A site specific reinterpretation of the 70’s American urban disco experience.
‘Fantastic and surreal’
‘Stunning and atmospheric’Audience feedback
SuperNature was an immersive public arts experience that fused 1970’s disco with a woodland setting to create a unique 2 day event. The audience were taken into a stunning woodland at dusk, through interactive installations, meeting disco themed animal characters and learning a sequence of funky dance moves. Finally the audience arrived at a nightclub entrance where they donned disco outfits and were lead to a spectacular full size solar powered dance floor deep in the woods.
Although the work was on the surface playful, the artists were fascinated by exploring a collision of cultures and environments. The event offered a contemporary art experience in which audiences become a primary component of the work, interacting with performance artists, the installations and the woodland. The event combined a light up dance floor designed and built by the collective with light installations, performance, dance and sound.
Collective Nonsense worked in partnership with The Balloch Wood Community Trust, Forestry Commission Scotland and Dumfries and Galloway Council to develop Balloch Woods as the setting for this imaginative public arts event. The event increased opportunities in a rural and under resourced area for the local community to access exciting contemporary art. This innovative project by Collective Nonsense involved local people, artists and organisations working together to create a truly memorable event and a lasting legacy for the woodlands of structural improvements and community involvement. SupeNature was Commissioned by Spring Fling. 2008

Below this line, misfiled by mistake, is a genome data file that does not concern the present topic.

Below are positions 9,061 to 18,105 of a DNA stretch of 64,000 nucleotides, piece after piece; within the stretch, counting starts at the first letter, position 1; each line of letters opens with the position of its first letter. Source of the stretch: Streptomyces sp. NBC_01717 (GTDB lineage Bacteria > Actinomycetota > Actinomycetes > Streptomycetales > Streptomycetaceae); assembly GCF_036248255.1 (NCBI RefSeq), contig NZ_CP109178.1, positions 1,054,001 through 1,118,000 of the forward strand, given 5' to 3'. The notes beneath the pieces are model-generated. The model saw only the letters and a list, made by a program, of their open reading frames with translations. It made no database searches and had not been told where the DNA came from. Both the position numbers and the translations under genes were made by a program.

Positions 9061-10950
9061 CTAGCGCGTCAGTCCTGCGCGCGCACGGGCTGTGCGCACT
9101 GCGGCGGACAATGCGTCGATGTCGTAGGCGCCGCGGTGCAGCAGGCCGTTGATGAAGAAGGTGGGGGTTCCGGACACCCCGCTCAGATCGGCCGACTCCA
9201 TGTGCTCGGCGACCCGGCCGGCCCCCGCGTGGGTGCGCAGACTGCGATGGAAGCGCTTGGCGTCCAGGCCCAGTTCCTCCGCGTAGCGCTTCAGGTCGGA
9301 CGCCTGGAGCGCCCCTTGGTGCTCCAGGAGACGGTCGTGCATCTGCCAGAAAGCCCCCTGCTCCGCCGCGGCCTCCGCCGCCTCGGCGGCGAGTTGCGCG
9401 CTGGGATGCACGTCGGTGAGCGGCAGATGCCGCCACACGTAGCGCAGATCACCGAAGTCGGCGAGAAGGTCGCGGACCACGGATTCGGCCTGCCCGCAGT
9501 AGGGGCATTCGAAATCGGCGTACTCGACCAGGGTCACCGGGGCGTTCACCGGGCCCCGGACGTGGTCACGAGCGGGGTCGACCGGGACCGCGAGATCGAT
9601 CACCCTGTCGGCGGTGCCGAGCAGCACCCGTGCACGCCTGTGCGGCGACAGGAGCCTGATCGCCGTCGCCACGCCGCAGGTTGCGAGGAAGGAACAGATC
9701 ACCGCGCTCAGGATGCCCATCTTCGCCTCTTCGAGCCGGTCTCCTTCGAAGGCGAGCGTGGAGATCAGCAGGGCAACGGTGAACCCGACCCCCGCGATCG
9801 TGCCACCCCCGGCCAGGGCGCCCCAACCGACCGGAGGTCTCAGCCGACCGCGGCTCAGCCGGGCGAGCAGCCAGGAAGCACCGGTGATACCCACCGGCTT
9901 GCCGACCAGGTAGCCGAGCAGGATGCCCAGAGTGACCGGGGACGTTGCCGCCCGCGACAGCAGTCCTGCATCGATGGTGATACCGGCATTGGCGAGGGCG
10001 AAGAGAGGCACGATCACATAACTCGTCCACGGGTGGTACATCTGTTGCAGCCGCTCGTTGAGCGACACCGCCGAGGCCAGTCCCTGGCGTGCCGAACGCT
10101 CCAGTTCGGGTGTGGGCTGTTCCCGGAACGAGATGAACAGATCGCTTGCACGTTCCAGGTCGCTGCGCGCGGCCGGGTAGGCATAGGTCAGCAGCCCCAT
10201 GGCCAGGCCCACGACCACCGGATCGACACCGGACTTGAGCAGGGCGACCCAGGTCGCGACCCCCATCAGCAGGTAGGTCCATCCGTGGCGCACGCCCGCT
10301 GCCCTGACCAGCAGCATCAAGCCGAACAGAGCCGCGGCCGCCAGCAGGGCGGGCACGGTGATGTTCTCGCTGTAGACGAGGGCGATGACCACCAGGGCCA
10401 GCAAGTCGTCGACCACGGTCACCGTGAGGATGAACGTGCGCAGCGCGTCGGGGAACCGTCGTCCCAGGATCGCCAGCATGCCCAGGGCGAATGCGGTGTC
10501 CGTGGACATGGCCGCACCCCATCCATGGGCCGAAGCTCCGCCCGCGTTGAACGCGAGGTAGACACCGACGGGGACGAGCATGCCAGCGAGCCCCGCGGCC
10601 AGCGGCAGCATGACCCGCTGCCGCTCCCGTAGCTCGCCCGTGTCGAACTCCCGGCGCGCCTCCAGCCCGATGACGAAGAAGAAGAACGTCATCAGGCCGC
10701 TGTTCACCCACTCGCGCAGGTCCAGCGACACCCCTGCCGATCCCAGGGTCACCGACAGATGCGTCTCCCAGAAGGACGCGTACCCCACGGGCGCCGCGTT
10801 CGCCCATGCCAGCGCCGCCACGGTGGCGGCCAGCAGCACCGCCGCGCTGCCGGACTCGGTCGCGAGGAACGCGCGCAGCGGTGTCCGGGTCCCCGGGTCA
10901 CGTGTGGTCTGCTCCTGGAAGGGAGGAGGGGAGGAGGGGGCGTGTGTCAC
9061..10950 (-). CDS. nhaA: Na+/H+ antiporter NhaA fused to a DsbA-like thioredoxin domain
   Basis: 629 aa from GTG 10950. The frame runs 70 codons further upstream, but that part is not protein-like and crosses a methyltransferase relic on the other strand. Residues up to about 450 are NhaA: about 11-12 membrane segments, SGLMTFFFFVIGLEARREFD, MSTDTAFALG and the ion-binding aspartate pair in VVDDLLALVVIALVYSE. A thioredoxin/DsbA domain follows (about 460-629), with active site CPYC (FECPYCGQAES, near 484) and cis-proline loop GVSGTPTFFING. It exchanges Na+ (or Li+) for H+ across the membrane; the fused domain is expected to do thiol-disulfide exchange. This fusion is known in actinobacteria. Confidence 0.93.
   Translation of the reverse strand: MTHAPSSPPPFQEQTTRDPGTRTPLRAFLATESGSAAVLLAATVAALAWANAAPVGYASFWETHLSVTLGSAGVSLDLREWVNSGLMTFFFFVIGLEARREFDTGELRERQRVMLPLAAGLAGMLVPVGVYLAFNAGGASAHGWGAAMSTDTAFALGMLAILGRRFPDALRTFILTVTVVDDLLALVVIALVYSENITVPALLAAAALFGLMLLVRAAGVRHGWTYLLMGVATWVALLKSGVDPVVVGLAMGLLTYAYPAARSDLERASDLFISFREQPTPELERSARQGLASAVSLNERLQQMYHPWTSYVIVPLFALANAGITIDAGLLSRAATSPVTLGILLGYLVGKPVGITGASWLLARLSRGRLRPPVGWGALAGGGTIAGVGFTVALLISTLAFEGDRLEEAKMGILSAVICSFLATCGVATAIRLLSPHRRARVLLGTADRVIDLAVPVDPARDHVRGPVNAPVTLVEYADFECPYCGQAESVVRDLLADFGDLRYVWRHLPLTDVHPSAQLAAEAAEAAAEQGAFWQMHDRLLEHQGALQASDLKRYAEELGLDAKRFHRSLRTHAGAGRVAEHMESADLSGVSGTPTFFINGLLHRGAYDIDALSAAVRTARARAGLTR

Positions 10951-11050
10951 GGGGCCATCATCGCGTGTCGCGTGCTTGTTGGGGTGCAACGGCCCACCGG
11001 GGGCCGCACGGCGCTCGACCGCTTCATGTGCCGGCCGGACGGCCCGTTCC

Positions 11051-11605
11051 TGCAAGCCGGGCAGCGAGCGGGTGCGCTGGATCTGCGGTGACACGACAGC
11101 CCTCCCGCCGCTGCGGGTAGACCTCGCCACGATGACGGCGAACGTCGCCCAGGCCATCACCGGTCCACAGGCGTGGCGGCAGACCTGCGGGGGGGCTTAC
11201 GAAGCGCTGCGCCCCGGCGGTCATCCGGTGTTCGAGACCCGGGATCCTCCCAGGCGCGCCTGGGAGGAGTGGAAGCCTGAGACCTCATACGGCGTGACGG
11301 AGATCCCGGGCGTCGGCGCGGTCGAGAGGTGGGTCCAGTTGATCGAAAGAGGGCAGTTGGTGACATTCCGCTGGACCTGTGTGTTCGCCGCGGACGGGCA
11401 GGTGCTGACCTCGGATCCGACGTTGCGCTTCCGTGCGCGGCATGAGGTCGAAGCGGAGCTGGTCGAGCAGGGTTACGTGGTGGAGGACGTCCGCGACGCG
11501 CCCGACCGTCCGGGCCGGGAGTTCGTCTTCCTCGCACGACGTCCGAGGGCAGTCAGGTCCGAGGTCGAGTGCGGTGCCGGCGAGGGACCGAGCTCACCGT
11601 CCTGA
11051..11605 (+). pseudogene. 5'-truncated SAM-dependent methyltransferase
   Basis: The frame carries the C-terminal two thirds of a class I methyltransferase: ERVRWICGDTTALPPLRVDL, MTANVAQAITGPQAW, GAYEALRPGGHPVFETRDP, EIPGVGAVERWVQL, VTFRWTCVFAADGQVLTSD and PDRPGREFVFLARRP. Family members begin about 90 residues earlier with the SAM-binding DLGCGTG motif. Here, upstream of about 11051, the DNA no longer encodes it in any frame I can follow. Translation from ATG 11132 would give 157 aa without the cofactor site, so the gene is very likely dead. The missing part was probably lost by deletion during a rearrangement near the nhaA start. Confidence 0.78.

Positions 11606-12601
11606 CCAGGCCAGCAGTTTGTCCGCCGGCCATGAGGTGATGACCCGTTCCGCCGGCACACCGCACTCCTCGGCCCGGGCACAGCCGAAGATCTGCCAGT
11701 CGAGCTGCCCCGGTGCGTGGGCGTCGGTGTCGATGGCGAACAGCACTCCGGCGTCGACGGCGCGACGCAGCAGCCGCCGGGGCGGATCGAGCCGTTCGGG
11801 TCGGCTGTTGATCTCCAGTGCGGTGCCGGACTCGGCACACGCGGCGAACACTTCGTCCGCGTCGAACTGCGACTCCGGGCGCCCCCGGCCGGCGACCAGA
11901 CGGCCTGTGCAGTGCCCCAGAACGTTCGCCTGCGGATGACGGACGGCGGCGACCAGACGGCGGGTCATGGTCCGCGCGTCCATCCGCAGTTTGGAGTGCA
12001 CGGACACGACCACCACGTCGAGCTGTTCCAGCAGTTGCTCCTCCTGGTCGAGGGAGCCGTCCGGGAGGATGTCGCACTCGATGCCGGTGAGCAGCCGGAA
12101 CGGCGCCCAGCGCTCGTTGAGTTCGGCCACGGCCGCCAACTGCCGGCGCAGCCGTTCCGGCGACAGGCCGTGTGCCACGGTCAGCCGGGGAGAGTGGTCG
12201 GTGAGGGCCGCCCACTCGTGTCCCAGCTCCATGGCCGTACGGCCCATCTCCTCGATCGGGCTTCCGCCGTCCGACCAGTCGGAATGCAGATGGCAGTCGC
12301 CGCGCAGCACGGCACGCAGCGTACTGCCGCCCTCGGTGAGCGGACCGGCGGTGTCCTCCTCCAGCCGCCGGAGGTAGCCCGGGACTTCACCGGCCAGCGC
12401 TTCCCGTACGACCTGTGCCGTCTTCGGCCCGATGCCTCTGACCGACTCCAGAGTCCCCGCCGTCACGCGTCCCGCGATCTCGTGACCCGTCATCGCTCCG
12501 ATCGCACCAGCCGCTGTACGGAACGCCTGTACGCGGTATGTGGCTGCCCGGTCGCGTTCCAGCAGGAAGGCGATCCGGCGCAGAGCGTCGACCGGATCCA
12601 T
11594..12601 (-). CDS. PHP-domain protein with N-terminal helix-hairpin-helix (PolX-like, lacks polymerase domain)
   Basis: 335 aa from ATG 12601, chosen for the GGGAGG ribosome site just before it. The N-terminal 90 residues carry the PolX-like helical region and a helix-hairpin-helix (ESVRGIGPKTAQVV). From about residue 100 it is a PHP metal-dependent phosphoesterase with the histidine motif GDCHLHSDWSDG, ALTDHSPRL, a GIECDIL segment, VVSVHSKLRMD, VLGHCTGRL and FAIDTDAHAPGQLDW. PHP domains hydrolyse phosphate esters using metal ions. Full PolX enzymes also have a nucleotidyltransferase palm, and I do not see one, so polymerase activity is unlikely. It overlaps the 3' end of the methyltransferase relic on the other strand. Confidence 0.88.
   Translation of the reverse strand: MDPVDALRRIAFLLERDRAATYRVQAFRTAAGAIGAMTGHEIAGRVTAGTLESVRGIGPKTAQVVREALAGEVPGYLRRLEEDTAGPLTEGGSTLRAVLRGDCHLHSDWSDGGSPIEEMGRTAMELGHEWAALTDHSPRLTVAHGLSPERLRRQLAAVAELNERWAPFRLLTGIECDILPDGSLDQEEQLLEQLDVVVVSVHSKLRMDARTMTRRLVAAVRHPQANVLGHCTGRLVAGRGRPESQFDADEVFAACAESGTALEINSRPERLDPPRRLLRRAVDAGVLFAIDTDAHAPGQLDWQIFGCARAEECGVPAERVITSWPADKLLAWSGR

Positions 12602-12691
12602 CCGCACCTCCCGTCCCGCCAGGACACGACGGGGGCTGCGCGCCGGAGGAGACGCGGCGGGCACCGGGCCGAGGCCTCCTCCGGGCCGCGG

‘We need more of this in our lives, magic’BBC Radio Scotland
Photography Kirstin McMahon
Young people from the local village were invited to work with the artists to develop specific roles and costumes and to become part of the performance element of the event. Dance workshops were run for primary age children in the local school.
The workshops provided opportunities to participate in contemporary art experiences (lacking in this area of SW Scotland) and helped to break down barriers to participation such as lack of confidence. CN also hoped to challenge of traditional perceptions of what art is and who it is for.